The screenshot might look like it's a screen grab from a ZX Spectrum emulator running a copy of Hacker, but it's actually way more advanced than that. It's an X session framebuffer being rendered in a console session, with the framebuffer itself showing Firefox with the Linux Voice page open. This kind of thing has been done before, with video or image data being piped through a graphical tool that will turn the imagery into ASCII text. It's possible to do this quickly enough that video input can become a recognizable video output, albeit rendered in text. And because it's text, you can easily view the stream from anywhere with remote terminal access, such as an SSH terminal.

The difference with Texttop is that it's interactive – it's not simply broadcasting a passive stream. This is a big deal because it fills in a missing gap on the command line – the ability to run applications designed for graphical interaction. The web browser is the perfect example, because while command-line alternatives like links2 are excellent for occasional use, such as downloading new graphics drivers after a kernel update has destroyed your configuration, they're not every good with most websites. For those, you need a fully fledged browser with proper JavaScript, such as Firefox. Texttop lets you access a remote Firefox session through a regular terminal. While it's almost impossible to use at this stage, the proof of concept does work, and the author is working on a major revision. You can launch a remote browser within Docker and use Mosh to access it via SSH. From there, you can view your remote session and interact with it using the mouse just as you would locally.

Project Website

Stuck on a low bandwidth connection and need to access a website? Try piping Firefox through Texttop.

Storage analyzer

ncdu 1.13

There are several great ways to check how much storage space you have remaining and where storage is being used. One of the best GUI-driven applications is Filelight as this gives a rapid visual overview of your complete filesystem organized by size. The bigger the file, the more it consumes a pie-chart representation of your directory structure. On the command line, however, you're typically left quite literally to your own devices. Commands like du and dh can be used with a variety of arguments to present the same kind of data as Filelight, albeit without the color. But there's another option, and that's ncdu.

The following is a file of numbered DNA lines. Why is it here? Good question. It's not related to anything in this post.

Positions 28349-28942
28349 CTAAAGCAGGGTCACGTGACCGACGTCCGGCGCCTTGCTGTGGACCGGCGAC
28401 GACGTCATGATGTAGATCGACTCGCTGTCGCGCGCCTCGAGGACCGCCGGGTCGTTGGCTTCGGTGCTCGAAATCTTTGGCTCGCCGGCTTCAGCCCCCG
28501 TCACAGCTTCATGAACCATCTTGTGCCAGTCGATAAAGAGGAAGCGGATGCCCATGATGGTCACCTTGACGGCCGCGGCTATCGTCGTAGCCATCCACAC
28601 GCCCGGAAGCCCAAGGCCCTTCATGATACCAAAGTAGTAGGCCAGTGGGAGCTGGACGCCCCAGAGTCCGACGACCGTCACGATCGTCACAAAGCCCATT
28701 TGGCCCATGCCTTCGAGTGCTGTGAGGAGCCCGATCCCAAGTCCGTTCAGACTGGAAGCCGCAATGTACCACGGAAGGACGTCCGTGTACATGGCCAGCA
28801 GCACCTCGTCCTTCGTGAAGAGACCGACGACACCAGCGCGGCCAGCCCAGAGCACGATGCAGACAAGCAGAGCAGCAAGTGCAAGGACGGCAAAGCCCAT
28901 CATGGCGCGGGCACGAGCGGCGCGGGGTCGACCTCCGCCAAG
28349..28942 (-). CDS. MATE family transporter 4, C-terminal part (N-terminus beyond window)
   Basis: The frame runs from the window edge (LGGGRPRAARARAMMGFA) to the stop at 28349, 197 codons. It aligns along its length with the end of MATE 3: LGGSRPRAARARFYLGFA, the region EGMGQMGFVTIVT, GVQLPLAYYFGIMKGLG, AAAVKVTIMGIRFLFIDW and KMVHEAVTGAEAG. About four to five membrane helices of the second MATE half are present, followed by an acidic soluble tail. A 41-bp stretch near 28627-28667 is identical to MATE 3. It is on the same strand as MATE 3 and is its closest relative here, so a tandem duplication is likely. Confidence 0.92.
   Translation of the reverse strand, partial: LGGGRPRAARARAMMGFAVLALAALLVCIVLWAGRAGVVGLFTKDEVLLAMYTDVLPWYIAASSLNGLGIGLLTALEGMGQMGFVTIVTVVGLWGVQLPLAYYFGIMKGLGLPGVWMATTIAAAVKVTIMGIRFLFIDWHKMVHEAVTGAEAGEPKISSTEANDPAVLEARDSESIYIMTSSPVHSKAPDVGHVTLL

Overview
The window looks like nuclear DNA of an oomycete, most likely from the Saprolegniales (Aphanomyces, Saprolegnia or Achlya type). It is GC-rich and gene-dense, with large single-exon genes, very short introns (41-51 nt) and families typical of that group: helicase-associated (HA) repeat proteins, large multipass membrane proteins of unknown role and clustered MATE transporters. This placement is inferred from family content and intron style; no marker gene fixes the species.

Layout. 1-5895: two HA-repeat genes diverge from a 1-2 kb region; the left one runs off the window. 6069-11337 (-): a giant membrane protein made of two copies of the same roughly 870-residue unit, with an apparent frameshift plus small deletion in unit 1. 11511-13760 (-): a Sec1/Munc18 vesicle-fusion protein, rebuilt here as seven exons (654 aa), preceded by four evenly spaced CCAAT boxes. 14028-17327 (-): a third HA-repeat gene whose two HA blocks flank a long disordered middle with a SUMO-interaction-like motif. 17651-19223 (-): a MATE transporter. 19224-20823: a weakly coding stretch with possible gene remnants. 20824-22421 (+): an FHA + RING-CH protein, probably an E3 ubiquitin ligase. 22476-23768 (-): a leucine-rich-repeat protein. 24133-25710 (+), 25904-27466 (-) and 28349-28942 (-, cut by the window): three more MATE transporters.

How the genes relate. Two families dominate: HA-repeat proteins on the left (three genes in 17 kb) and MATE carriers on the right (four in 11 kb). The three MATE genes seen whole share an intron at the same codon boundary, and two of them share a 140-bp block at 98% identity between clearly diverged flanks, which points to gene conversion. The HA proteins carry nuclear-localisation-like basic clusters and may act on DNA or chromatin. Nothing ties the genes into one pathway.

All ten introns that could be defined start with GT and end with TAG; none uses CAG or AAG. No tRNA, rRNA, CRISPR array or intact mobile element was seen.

As its name implies, ncdu is an ncurses-driven replacement for du, and it's so effective that you're unlikely to want to resort to either a graphical or a command-line alternative. Its main feature is speed. Launch the command and within seconds (storage medium permitting) it will populate a list of files and folders relative to your current location with a hash-character bar graph used to visualize which take up the most space. Pressing g switches the graph between this mode and a percentage indicator and then both. Pressing d will scarily delete the selected file or directory (after a warning), and pressing b will spawn a shell in your new location. All these keyboard shortcuts can be accessed by pressing the ? key within the utility. But the best thing about all of this is its speed, as you can quickly skip through the filesystem and instantly see where all the space is being used. It's perfect for a remotely connected Raspberry Pi or any other remote server and is quicker than trying to do the same thing from the desktop.

Project Website

Celebrating more than 10 years of updates, the best feature in the new version is the inclusion of color!

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